Since the Sandusky case we have all been made aware that sexual abuse of a young child by a coach is possible. Yet, more attention to the subject and types of sexual abuse in sports needs to be committed to addressing this topic and to developing an infrastructure that supports the needs of the athletes for a safe and positive environment in sports.
The world of sports is complex in regards to the coach-athlete relationship. Although a large proportion of US children participate in youth sport (40 Million), we do not give appropriate attention to analysis of the four differing types of sexual abuse in sports; pedophilia, sexual harassment, sexual abuse and athlete domestic violence.
Download the USOC Safe Sport Handbook
By THE ASSOCIATED PRESS
SALT LAKE CITY (AP) — Five Olympic medalists and other current and former members of the U.S. speedskating team filed complaints accusing head coach Jae Su Chun of “unchecked” verbal, physical and psychological abuse.
Nineteen athletes filed a wide-ranging grievance against U.S. Speedskating and 14 signed a complaint with the U.S. Olympic Committee. The Chicago Tribune and Salt Lake Tribune reported on the accusations.
Attorney Edward Williams, who represents the skaters, said the abuse was “outrageous.”
The code of conduct complaint accuses Chun of slamming an athlete against a wall and repeatedly hitting him, throwing bottles and chairs at skaters, and repeatedly telling female skaters they were “fat” and “disgusting.”
INSIDE THE BRAIN OF AN ELITE ATHLETE
Abstract | Events like the World Championships in athletics and the Olympic Games raise the
public profile of competitive sports. They may also leave us wondering what sets the
competitors in these events apart from those of us who simply watch. Here we attempt to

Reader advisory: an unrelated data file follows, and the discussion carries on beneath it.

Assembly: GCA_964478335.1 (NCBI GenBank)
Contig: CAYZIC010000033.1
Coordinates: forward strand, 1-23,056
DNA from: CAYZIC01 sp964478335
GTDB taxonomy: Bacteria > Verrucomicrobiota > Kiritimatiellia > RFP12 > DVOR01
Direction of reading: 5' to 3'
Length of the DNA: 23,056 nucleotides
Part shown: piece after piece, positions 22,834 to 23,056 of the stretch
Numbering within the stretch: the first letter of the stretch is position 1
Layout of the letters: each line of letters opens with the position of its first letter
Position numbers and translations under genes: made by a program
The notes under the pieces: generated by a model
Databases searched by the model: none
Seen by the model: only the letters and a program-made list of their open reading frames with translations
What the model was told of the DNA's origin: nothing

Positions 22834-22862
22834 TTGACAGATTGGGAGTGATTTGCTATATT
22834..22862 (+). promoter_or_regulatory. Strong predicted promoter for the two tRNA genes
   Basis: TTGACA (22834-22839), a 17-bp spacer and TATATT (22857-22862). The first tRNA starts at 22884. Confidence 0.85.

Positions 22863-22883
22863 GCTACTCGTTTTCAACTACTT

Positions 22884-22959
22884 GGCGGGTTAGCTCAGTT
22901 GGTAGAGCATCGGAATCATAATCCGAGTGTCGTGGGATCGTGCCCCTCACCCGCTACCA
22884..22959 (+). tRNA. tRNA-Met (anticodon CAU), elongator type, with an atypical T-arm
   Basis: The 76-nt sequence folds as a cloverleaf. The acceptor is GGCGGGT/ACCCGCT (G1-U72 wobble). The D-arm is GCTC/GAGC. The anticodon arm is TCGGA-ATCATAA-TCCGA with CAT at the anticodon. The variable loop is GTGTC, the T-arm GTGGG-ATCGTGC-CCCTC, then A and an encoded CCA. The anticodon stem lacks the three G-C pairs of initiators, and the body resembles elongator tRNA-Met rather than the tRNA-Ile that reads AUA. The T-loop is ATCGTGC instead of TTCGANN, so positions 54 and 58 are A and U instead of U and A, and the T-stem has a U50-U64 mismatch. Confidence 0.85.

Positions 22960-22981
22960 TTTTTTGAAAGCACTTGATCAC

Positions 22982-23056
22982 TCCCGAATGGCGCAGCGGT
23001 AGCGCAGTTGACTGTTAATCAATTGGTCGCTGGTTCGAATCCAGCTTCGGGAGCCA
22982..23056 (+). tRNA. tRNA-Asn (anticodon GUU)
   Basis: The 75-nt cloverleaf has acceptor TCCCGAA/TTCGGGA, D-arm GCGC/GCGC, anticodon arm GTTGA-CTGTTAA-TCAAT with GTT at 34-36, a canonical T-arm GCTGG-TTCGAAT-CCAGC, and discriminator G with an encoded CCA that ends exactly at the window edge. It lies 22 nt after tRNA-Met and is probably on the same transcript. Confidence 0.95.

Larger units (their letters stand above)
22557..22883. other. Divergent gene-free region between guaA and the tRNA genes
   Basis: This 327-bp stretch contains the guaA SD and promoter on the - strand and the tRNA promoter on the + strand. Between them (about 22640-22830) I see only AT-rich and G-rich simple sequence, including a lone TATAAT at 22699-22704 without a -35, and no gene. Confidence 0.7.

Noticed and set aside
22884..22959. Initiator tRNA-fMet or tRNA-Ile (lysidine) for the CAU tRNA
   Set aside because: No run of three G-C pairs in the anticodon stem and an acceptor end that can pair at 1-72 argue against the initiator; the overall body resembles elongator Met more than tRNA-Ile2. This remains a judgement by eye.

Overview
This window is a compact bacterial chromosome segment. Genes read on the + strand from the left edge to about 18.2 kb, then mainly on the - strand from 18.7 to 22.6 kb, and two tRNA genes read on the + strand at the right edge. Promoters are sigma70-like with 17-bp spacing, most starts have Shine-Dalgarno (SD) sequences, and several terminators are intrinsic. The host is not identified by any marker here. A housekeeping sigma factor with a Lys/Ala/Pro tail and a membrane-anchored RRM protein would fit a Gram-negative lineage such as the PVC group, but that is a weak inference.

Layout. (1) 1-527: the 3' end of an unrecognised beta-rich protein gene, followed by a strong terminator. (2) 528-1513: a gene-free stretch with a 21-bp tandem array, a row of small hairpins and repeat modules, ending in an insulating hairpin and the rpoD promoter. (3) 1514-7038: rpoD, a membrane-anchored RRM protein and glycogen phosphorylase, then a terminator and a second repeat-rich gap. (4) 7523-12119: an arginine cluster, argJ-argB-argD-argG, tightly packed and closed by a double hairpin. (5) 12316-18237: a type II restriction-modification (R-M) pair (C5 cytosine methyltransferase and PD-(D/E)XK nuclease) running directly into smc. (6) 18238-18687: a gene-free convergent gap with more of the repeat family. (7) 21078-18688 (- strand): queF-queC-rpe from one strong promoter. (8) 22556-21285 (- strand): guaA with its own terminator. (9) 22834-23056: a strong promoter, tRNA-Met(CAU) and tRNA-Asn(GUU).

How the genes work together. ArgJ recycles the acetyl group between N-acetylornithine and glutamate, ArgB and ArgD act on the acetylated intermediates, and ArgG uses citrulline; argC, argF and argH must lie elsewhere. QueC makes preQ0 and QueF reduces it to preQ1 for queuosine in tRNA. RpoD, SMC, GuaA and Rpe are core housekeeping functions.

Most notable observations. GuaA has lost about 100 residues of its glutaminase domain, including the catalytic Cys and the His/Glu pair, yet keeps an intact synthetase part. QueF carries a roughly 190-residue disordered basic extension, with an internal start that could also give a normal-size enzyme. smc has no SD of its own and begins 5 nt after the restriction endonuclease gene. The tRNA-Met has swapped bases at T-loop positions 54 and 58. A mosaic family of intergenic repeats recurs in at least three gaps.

link neural and cognitive processes that have been found to be important for elite
performance with computational and physiological theories inspired by much simpler
laboratory tasks. In this way we hope to inspire neuroscientists to consider how their basic
research might help to explain sporting skill at the highest levels of performance.
By Katherine Starr
The NCAA levied a $60 million sanction against Penn State University after reviewing the outcome of the Freeh report which identified the failures of the institution to protect the victims and putting the institution’s needs above the law. Penn State was obligated to comply with child welfare laws and Title IX; it failed. Laws were in place. In the case of Title IX, the institution had required policies and procedures in place. The institution did all of the things it was supposed to do on paper and ultimately, but ultimately this was no more than “lip service” to its legal and ethical obligations. The lesson to be learned from Penn State is a pretty simple one. The organization reflects the values and ethics of its leadership. When a law like Title IX gets passed, whether it is the sexual harassment provisions of the law or its athletics participation requirements, if the institution does not embraces its purpose, educate its staff and make certain that all employees clearly understand their obligations – then Sandusky happens. No one in the formal leadership – presidents and senior administrators – or in the informal power club – Paterno, made it clear that compliance with the law was an expected zero tolerance obligation.
American wins gold medal but her most important victory came when she gave evidence against coach who abused her
As Kayla Harrison strived for a judo gold medal yesterday – the first in America's history – it was one of those occasions which remind you that sometimes the margin between victory and defeat is so fine that in a vital way it ceases to exist.
Certainly, you could make such an assessment of the Olympic fate of the 22-year-old who a few years ago was found sobbing uncontrollably in the corridor of a US courthouse.
It was on the day she gave the evidence that sent her coach from childhood down for 10 years for sexual abuse.